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Empirical Laws

Conway's Law

Any organization that designs a system (defined broadly) will produce a design whose structure is a copy of the organization's communication structure.

A not so clear implication is that dividing work into subgroups allows for specialization and parallelism at the cost of restricting the possibility space by imposing a communication interface between different modules of the organization chart.

Future organization charts inherit past organization chart structures and the resulting code ends up being a merge of the two.


Gall's Law

A complex system that works is invariably found to have evolved from a simple system that worked. A complex system designed from scratch never works and cannot be patched up to make it work. You have to start over with a working simple system.


Hanlon's Razor

Never attribute to malice that which is adequately explained by stupidity.


Gervais Principle

Sociopaths, in their own best interests, knowingly promote over-performing losers into middle-management, groom under-performing losers into sociopaths, and leave the average bare-minimum-effort losers to fend for themselves.

Note: "The Losers are not social losers (as in the opposite of “cool”), but people who have struck bad bargains economically – giving up capitalist striving for steady paychecks."

(source, archive)

Gilder's Law

Bandwidth grows at least three times faster than computer power

(source, archive)

Koomey's Law

The number of computations per joule of energy dissipated doubled about every 1.57 years.

Note: The scaling looks to have slowed to about 2.6 years as of 2000.


Metcalfe's Law

The effect of a telecommunications network is proportional to the square of the number of connected users of the system.


Moore's Law

The number of transistors in a dense integrated circuit doubles about every two years.


Norton's Law

All data, over time, approaches deleted, or public.

(tweet, archive)

Occam's Razor

Simpler solutions are more likely to be correct than complex ones.


Pareto's Principle

For many events, roughly 80% of the effects come from 20% of the causes.


Peter Principle

People in a hierarchy tend to rise to their "level of incompetence".


Planck's Principle

Scientific change does not occur because individual scientists change their mind, but rather that successive generations of scientists have different views.


Proebsting's Law

Compiler Advances Double Computing Power Every 18 Years

(source, archive)

Reed's Law

The utility of a group forming network of $n$ members scales as $O(2^n)$.

There are $2^n$ subgroups of a set of $n$ members.

Whereas Sarnoff's law is one to many, thus linear. Metcalf's law is many to many, but only on an individual connection basis, like a telephone network. Reed's law considers subgroup formation as an added factor to the utility and points out that Metcalf's law might undervalue network effects significantly.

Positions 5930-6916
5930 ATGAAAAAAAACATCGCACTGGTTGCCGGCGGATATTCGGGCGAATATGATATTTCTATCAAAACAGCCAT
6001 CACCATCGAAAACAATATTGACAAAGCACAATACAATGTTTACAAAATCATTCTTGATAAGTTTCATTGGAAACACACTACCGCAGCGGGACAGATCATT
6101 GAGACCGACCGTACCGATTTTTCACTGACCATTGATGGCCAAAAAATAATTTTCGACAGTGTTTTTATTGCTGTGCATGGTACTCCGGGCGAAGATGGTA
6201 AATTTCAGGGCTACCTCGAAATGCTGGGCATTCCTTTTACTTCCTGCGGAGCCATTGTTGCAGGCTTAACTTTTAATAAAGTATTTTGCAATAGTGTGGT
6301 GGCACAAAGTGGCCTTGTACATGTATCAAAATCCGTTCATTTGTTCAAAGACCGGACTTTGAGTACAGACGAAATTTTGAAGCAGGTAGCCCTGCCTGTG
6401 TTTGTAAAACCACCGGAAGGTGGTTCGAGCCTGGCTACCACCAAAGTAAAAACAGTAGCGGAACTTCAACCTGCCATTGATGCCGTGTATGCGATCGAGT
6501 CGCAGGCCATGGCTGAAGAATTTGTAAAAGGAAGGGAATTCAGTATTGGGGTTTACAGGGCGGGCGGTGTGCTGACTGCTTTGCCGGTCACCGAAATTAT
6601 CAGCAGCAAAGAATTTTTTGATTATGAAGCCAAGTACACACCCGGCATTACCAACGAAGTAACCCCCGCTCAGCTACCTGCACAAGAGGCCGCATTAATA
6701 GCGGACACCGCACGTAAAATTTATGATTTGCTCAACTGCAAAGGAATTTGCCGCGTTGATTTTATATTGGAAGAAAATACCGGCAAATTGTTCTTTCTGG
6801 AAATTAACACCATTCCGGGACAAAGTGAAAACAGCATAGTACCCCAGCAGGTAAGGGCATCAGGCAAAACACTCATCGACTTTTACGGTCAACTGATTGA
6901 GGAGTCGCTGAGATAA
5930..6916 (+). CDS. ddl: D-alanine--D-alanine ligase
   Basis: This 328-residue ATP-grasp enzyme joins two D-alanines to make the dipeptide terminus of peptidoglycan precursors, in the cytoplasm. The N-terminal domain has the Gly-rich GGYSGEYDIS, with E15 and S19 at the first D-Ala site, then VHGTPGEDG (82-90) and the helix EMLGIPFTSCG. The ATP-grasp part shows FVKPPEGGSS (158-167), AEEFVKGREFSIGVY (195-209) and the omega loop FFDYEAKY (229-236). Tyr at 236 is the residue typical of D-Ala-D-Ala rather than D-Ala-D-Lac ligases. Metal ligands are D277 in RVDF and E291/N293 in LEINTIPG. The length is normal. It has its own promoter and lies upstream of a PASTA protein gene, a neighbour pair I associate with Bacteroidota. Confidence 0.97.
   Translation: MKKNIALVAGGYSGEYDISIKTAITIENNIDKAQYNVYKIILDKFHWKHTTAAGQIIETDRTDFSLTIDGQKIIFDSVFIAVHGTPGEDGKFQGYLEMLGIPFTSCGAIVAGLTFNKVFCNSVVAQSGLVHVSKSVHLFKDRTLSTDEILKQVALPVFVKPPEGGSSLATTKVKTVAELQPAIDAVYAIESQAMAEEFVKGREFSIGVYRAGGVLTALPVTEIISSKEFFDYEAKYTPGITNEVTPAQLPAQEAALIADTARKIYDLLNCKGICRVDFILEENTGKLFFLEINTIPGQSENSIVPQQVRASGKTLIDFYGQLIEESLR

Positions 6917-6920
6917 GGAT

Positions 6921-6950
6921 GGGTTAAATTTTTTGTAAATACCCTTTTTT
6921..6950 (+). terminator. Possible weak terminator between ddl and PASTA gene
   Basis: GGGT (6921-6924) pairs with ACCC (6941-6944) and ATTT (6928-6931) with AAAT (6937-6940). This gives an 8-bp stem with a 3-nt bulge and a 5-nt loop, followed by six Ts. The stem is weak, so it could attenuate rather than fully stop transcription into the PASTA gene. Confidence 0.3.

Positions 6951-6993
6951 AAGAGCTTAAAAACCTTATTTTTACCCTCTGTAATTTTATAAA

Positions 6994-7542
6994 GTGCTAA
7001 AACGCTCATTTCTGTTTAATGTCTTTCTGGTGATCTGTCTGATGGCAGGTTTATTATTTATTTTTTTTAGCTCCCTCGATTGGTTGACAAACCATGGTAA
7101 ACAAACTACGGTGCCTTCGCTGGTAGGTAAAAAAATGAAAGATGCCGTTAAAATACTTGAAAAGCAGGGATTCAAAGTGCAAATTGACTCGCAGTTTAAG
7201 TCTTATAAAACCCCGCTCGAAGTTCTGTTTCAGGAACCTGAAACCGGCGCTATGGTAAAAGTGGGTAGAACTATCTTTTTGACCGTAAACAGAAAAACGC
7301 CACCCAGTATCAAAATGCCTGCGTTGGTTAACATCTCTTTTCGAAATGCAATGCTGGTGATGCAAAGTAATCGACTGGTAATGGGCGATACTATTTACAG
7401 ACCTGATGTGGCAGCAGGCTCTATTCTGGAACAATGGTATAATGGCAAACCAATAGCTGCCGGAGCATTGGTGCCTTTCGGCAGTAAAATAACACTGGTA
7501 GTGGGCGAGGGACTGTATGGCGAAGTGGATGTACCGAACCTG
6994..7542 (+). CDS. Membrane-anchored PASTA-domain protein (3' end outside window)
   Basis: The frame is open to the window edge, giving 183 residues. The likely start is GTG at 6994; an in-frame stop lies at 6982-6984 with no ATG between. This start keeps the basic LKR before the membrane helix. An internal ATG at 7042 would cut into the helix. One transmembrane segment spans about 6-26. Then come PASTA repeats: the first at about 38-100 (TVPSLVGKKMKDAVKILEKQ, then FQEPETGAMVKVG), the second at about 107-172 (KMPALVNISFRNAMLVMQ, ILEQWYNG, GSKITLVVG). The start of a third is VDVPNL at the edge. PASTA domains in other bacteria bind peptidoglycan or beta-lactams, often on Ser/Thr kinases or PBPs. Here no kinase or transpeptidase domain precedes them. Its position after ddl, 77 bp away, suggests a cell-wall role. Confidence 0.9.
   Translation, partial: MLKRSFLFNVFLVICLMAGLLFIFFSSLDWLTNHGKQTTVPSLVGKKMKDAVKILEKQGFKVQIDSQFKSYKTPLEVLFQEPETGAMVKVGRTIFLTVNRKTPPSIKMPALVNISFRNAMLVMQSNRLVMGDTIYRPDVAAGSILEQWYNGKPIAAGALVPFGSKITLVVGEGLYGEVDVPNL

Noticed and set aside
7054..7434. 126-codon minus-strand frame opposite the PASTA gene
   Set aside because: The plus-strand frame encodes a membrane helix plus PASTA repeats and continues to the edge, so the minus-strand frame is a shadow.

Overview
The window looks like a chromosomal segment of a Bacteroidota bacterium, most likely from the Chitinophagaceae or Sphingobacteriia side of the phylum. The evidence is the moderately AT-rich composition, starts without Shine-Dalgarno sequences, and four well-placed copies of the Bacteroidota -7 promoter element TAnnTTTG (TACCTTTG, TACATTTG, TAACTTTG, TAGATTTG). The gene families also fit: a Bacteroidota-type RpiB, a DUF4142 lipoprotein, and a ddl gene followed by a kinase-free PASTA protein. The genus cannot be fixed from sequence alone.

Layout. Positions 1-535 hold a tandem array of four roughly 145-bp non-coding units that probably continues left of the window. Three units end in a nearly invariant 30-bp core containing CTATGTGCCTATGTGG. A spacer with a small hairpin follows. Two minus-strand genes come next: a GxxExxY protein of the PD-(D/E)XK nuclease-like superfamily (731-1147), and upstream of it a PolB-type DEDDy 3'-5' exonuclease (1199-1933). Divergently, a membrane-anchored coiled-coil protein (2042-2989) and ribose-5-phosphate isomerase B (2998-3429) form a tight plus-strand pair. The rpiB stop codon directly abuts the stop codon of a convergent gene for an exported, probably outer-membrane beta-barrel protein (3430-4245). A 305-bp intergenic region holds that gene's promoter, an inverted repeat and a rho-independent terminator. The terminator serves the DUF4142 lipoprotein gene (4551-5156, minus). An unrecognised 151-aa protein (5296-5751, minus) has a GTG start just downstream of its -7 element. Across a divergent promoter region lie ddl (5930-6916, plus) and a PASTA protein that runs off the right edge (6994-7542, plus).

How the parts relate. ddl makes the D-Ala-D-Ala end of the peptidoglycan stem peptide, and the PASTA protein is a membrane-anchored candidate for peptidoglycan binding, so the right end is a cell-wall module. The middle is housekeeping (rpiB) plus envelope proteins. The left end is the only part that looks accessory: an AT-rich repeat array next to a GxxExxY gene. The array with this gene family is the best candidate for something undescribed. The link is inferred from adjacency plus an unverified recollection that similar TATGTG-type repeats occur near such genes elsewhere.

Sinclair's Law

It is difficult to get a person to understand something, when their salary depends on not understanding it.


Sarnoff's Law

The value of a broadcast network is proportional to the number of viewers.

That is, the value of a network, in this above case a broadcast network, scales as $O(n)$.


Spolsky's Observation

Smart companies try to commoditize their products' complements.

Note: In this context, there are 'substitutes' and 'compliments', where a substitute is a product you buy that replaces the core product and a compliment is a product you buy with the core product.

(source, archive)

Ucaetano's Addendum to Spolsky's Observation

Create a desert of profitability around you.

(source, archive)

Swanson's Law

The price of solar photovoltaic modules tends to drop 20 percent for every doubling of cumulative shipped volume.

Note: at present, costs halve at every 10 years.


Wagner's Law

The advent of modern industrial society will result in increasing political pressure for social progress and increased allowance for social consideration by industry.


Wright's Law

Production doubling leads to a constant percent decrease in cost.

aka Experience curve effects.

The above is paraphrased. Wright noticed that every time total aircraft production doubled, the required labor cost fell 20%.

For unit number $n$, cost $P_n$ is approximately:

$$ P_n = P_1 n^{ \lg(\beta) } = P_1 n^{-\alpha} $$

Where $(1-\beta)$ is the reduction proportion and $\alpha$ is the "elasticity of cost" ($\alpha = -\lg(\beta)$). Note that $ \frac{ P_{2n} }{P_n} = 2^{-\alpha} $

It appears that $(1-\beta)$ estimates can typically range from $0.1$ to $0.25$.

Also note that economies of scale might be intertwined with with the experience curve effects and that it might be hard to separate the two.


Wu's Razor

For sufficiently powerful actors, Hanlon's Razor is invoked to give malice plausible deniability.

The above is paraphrased from the original:

I've come to the conclusion Hanlon's Razor isn't particularly useful. It's catchy, popular- but as a cognitive tool it's almost never applicable and it's usually invoked not to aid the determination of truth, but as rhetorical squid ink to give malice plausible deniability.

(tweet, archive)